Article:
Magazine article The Spectator

Notes On. the Gardens of Ninfa

Magazine article The Spectator

Notes On. the Gardens of Ninfa

Article excerpt

I've just been given a personal tour of Ninfa by Monty Don. True, I had to share the thinking woman's TV gardener with a number of others, but I'm convinced his attention was focused solely on me.

The occasion was a visit to three outstanding gardens outside Rome -- Ninfa, Villa d'Este and Landriana -- to celebrate a quarter-century of Gardeners' World magazine in the company of its editor, Lucy Hall. Monty was an added inducement for the tour of Ninfa, after which he was to give a talk on the evolution of Italian gardens.

Rather like a gentleman's club, Ninfa satisfies one's inner snob. The eight-hectare garden, within 105 hectares of parkland 40 miles south-east of Rome, is open to the public for a handful of days each year. Thereafter visits are restricted to groups who book well in advance. Once inside the gardens, the official guide is God, and the route is fixed.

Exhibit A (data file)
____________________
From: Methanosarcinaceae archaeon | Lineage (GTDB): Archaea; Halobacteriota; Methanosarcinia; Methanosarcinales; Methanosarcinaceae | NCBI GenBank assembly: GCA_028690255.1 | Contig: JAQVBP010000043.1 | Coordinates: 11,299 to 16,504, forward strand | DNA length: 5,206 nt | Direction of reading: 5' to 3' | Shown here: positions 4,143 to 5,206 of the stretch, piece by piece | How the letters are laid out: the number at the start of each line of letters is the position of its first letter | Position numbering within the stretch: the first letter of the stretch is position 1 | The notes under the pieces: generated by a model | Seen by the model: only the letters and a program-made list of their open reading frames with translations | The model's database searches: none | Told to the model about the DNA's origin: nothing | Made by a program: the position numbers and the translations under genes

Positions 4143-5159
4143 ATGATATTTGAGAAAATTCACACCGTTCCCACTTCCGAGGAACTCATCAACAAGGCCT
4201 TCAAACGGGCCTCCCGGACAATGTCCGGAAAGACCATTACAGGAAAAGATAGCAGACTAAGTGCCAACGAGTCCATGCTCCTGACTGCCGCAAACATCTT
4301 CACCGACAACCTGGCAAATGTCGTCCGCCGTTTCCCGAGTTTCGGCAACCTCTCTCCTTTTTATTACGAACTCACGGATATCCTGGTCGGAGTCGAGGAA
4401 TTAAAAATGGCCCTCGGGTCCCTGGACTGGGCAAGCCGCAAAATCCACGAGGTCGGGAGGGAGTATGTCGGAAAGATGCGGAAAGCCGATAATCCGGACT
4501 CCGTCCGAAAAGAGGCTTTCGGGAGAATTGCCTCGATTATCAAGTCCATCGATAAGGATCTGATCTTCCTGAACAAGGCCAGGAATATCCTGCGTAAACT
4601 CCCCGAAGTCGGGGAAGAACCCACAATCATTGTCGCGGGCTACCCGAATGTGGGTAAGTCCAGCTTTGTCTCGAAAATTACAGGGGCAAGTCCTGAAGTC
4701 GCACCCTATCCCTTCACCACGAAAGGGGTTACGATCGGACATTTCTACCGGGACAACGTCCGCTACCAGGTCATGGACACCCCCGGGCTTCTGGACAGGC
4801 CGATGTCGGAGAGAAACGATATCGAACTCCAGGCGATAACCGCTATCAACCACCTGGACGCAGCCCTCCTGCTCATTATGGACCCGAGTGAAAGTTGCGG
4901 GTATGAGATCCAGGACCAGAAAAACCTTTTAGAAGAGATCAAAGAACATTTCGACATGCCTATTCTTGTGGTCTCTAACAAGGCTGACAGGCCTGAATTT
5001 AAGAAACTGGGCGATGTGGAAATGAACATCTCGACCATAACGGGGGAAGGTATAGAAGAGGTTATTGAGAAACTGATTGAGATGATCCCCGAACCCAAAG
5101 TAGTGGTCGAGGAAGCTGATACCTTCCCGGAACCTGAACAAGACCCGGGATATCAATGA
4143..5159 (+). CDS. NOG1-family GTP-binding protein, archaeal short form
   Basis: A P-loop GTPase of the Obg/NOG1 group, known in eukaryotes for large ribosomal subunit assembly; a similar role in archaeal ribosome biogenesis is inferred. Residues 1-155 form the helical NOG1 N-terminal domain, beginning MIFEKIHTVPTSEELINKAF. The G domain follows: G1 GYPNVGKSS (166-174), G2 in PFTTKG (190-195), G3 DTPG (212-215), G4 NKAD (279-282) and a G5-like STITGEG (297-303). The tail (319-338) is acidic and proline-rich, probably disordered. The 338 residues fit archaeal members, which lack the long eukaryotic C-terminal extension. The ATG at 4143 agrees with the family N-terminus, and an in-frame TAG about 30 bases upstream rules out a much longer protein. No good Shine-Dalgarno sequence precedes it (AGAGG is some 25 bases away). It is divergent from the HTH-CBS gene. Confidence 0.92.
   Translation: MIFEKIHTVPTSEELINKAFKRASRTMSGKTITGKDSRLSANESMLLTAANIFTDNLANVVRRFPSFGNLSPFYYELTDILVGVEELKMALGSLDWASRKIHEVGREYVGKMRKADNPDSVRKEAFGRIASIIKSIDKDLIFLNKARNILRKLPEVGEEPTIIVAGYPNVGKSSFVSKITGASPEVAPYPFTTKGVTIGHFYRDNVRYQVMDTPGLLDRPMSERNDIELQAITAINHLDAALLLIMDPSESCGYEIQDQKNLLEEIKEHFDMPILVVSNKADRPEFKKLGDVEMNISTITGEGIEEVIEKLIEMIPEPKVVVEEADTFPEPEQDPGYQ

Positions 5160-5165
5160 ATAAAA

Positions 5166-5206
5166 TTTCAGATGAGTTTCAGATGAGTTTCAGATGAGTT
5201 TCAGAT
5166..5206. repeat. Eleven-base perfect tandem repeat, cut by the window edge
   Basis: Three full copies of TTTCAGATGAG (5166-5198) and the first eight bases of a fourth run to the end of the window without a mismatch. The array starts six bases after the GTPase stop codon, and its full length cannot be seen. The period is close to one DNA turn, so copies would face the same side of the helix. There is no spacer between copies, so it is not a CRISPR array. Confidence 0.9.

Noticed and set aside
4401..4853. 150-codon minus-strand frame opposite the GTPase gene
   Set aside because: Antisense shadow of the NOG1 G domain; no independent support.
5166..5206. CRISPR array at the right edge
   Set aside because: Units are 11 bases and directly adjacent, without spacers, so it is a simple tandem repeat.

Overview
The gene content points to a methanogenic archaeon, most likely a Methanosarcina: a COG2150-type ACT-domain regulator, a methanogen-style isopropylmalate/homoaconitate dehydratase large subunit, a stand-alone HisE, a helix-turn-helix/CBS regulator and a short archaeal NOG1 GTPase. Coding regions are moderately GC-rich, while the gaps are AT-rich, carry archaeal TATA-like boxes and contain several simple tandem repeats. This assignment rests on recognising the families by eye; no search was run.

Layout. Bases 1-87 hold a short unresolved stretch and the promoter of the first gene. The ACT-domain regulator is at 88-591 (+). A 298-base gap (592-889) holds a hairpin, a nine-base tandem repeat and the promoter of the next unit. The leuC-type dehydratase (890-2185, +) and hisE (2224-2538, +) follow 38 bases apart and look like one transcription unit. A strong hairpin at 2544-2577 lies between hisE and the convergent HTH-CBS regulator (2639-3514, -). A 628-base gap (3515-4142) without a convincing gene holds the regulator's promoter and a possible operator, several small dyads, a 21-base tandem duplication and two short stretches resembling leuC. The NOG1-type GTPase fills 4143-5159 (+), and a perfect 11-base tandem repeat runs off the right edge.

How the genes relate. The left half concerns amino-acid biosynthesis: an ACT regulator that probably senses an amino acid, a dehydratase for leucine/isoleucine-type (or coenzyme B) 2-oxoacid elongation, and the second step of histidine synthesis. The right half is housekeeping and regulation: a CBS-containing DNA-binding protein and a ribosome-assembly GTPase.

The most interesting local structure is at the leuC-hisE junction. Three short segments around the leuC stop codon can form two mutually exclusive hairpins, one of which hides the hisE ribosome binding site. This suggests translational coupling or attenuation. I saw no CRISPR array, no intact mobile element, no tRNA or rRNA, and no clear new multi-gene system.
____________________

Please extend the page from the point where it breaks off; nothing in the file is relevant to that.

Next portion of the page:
So what makes Ninfa worth the effort, especially now, a time of year when the garden is not, Monty assures us, at its best? Well, even though the celebrated roses have been and gone, and the one herbaceous border is nothing a Brit couldn't muster, the structure of Ninfa stops the breath and has rightly won it the title of 'most romantic garden in the world'.

The garden as we know it was created in 1921, but there has been an outpost at Ninfa since Roman times. The settlement had its share of disasters (its inhabitants succumbed to malaria in the 17th century), but in its heyday in the 12th century Ninfa had 150 houses, seven churches, a castle, a town hall, and several mills and bridges. …

Search by... Author
Show... All Results Primary Sources Peer-reviewed

Oops!

An unknown error has occurred. Please click the button below to reload the page. If the problem persists, please try again in a little while.